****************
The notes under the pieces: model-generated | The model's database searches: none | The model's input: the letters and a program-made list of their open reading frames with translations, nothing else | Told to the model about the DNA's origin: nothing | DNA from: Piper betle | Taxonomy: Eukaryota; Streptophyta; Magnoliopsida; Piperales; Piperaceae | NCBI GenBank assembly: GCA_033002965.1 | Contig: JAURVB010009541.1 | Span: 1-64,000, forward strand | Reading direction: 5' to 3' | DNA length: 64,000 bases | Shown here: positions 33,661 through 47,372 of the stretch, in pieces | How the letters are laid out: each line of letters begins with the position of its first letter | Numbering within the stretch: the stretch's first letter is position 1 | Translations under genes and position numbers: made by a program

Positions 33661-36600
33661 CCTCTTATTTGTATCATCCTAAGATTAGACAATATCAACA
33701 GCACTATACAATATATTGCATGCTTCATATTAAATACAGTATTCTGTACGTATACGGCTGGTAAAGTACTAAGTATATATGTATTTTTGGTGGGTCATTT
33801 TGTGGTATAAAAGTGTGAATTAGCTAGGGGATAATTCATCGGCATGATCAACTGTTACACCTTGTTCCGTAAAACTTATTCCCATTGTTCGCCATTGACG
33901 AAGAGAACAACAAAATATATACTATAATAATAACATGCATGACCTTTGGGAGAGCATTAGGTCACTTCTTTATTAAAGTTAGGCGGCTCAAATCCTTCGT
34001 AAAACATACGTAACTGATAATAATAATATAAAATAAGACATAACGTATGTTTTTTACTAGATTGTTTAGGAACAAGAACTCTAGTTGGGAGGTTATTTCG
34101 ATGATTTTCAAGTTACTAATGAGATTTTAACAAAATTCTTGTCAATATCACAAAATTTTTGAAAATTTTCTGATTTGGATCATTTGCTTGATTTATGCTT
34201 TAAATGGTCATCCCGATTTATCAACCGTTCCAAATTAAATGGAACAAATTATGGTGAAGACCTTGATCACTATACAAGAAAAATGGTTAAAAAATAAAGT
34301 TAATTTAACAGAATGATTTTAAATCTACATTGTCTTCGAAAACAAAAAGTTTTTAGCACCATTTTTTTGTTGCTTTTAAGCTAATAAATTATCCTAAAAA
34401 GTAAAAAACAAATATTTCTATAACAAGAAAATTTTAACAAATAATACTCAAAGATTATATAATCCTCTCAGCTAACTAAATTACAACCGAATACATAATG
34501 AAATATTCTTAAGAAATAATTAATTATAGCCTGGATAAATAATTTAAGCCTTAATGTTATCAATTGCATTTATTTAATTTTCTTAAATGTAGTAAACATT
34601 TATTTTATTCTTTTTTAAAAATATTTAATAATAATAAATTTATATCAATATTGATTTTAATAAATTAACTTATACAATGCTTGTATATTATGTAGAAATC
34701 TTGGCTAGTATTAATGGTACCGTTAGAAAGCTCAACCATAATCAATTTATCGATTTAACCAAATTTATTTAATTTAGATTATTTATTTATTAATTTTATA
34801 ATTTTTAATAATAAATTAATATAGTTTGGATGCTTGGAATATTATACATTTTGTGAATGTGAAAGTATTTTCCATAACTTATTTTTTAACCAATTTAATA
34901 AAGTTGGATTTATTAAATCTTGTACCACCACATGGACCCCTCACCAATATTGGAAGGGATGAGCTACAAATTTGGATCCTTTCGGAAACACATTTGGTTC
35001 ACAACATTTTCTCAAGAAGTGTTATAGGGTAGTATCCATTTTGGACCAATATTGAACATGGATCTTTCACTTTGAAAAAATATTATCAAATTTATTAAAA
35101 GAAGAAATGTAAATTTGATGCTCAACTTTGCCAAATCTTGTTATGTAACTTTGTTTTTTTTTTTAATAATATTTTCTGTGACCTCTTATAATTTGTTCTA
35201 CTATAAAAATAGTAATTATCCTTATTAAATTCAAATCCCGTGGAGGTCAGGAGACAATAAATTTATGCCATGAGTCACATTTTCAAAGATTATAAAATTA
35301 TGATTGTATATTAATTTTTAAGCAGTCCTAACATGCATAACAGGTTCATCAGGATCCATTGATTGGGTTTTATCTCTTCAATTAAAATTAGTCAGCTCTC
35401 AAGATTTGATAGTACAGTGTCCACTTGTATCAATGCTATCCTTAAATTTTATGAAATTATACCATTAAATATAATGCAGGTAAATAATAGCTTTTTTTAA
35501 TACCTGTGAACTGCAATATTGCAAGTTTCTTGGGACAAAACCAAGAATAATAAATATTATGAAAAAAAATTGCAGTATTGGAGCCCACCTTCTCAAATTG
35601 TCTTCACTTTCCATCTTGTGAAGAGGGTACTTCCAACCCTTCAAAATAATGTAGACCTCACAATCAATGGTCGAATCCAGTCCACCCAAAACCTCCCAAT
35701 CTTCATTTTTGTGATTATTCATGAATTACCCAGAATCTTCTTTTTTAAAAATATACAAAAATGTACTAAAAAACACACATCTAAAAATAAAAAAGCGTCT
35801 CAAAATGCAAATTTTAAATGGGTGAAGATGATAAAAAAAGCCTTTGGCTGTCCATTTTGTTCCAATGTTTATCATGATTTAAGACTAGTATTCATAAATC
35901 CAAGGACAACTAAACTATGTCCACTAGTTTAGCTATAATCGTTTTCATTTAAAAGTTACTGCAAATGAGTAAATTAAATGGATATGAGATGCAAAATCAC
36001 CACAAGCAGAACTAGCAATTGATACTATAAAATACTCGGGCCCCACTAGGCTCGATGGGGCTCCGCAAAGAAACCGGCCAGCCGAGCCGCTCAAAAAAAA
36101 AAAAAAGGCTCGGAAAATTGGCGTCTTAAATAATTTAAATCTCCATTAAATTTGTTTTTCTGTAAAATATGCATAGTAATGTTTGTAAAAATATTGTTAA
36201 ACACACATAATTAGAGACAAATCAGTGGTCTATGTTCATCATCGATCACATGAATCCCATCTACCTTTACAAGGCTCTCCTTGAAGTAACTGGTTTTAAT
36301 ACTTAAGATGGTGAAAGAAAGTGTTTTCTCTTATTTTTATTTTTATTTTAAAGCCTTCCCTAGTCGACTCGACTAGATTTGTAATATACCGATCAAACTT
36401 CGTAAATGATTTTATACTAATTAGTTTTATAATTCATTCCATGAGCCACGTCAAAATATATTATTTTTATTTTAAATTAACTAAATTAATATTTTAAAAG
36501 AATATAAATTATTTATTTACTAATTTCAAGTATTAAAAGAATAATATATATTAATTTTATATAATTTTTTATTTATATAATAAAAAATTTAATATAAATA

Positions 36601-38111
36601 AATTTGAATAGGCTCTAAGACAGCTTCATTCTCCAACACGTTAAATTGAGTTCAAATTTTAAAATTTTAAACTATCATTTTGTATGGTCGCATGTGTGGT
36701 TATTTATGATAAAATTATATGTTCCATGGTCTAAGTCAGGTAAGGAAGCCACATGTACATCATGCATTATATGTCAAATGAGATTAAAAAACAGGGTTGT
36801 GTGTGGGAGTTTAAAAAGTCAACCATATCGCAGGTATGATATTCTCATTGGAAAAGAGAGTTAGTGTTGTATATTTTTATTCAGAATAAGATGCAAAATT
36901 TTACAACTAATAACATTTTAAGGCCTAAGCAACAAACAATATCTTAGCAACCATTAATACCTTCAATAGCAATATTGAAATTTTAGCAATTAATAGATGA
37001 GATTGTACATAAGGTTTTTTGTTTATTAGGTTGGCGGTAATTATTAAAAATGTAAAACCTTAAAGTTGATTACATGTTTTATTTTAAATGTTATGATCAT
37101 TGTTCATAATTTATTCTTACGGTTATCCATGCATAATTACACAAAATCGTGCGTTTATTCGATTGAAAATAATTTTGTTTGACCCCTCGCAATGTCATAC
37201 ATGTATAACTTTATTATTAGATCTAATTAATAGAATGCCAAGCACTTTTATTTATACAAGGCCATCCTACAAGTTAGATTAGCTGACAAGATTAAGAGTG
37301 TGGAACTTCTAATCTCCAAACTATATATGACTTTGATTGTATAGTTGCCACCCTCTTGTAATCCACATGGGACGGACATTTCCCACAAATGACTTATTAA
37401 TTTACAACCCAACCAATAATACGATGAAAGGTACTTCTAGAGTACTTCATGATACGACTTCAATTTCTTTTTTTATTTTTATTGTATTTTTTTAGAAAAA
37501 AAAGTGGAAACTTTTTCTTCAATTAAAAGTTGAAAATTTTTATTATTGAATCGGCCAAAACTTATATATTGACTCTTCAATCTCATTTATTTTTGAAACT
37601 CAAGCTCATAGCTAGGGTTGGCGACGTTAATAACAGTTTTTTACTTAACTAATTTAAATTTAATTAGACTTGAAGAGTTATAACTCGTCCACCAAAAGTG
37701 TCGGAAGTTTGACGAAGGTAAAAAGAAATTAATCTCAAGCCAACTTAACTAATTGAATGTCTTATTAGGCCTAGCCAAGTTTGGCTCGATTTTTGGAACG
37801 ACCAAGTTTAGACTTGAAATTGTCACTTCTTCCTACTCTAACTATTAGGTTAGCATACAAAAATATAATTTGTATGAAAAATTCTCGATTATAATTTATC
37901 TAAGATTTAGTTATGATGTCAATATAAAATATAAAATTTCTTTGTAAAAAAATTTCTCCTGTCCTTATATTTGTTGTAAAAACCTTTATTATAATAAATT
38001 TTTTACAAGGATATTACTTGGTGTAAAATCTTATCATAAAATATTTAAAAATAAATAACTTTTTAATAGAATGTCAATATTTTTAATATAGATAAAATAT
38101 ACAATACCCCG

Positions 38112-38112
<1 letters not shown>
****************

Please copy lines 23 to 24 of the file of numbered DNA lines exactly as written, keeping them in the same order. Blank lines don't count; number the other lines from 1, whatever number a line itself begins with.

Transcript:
35601 TCTTCACTTTCCATCTTGTGAAGAGGGTACTTCCAACCCTTCAAAATAATGTAGACCTCACAATCAATGGTCGAATCCAGTCCACCCAAAACCTCCCAAT
35701 CTTCATTTTTGTGATTATTCATGAATTACCCAGAATCTTCTTTTTTAAAAATATACAAAAATGTACTAAAAAACACACATCTAAAAATAAAAAAGCGTCT